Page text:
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U. City Musicians All Over New York City

Rod Milam again.  We've hit the heat in August and the weather is not pleasant in St. Louis or New York City (where I'm based now).  There have been multiple days with temps over 100 degrees with Missouri-like humiditiy so far this summer.  This usually happens here one or two days in the year, but not nearly this many.

Most people up this way not from the feels-like-the-middle-of-a-non-concrete-jungle sections of the country complain a lot when the temperature gets above 90F (32C).  They'll whine and moan even though there's really not much humidity and there's actually a breeze blowing, a feature sorely missing from the steambath that is St. Louis in June, July, and August.  But, again, there are usually one or two days that I walk out of my door in Astoria, Queens, get hit in the face with what feels like one of the warm towels that you get before a meal at a Japanese restaurant, and I'll think to myself, "Ahhhh....feels like home."

During the research and recording of interviews for this documentary, I've come to find out that there are about 20 people in the Big Apple that are, or have been professional musicians, that would be very likely to have that same thought running through their heads on those same sweaty days.  Before February, I knew of about 20 people in general that were from U. City that were in New York, but no where near that many were musicians.  Now with this outreach, more and more people that know that "North & South" is a street as well as points on a compass.  It's been a good thing.

One of the people that we've recorded doing his thing is U. Citian and pianist Harry Miller (UCHS c/o 1980).  He's been in New York for many years and is a jazz musician and was a student teacher at the LaGuardia School of Music and Arts.  One morning a couple of weeks ago, Harry asked a couple of other current teachers at the school to come by when no students were around so that I could record them doing a bit of a jam session.  They all would like to play more than they do and the'd gotten together before just to work out some standards.  This particular morning Harry pulled out a very lovely, untitled ballad that he'd written some years ago but had never played with others.  These musicians being great professionals just took about 10 seconds to look over Harry's chart and then proceeded to play this lovely, chilled out piece that made everyone in the recording studio forget just how hot and uncomfortable it was on the other side of the outside walls.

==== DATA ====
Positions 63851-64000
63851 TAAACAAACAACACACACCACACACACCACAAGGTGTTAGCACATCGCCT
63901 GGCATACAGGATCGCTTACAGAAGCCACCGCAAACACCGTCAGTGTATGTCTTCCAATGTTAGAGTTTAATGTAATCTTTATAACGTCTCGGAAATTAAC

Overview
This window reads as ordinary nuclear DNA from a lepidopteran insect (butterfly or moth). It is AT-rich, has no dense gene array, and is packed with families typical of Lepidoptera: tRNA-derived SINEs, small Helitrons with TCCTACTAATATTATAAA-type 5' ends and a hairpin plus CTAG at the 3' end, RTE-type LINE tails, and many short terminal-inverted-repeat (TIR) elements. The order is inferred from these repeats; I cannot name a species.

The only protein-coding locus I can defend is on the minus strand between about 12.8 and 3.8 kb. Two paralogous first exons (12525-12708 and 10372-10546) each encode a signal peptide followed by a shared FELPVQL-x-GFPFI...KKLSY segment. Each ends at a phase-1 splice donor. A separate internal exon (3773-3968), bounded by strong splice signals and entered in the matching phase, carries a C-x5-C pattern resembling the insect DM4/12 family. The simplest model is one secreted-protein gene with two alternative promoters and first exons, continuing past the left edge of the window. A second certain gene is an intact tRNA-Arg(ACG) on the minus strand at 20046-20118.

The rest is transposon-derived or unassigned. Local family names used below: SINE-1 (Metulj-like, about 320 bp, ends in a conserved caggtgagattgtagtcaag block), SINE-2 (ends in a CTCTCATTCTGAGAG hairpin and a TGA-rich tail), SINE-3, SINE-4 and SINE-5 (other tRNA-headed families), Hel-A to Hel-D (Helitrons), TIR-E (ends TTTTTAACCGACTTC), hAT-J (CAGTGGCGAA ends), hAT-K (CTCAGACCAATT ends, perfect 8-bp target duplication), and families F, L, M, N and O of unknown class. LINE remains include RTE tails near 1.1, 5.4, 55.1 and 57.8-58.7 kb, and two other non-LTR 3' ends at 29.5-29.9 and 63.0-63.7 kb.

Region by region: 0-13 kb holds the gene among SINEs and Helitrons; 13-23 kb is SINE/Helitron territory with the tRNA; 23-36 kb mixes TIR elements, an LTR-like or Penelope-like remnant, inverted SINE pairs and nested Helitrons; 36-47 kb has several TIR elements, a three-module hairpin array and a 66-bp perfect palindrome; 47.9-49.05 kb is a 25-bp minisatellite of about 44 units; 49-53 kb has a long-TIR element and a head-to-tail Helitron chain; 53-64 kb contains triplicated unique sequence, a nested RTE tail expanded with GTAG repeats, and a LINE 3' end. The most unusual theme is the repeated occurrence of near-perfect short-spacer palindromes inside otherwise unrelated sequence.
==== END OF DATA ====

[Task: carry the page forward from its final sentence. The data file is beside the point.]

Just click play on this, sit back, and enjoy some sitting-on-the-porch-with-some-lemonade music:

We haven't fully interviewed Harry yet, but that's coming.  Another U. Citian that we have interviewed fully and seen perform some great music in town is Kaoru Watanabe.  (Just click that link to see him playing the Japanese Fue (wooden flute) in Prospect Park, Brooklyn as a part of an experimental "Creative Walk" where he serenaded blindfolded attendees with the fue and a large taiko drum.)  Kaoru's musical story is interesting and we'll be bringing you more on that as the project continues.

We also had a great gathering of a lot of U. City people a couple of weeks ago at a special "listening party" for a soon to be released album by Jeremy Schonfeld.  To find out a bit more about that shoot, just click here.  I've actually done some work surrounding this album, Iron & Coal.  If you'd like to find out more about it, please just click here.

So since there are so many musicians from U. City in the New York area, we're going to concentrate on interviewing them for the next couple of months.  At the same time, we plan on raising a lot of funds and awareness so that we can go back out into the rest of the world to capture more of this great talent that has come through the black and gold city.

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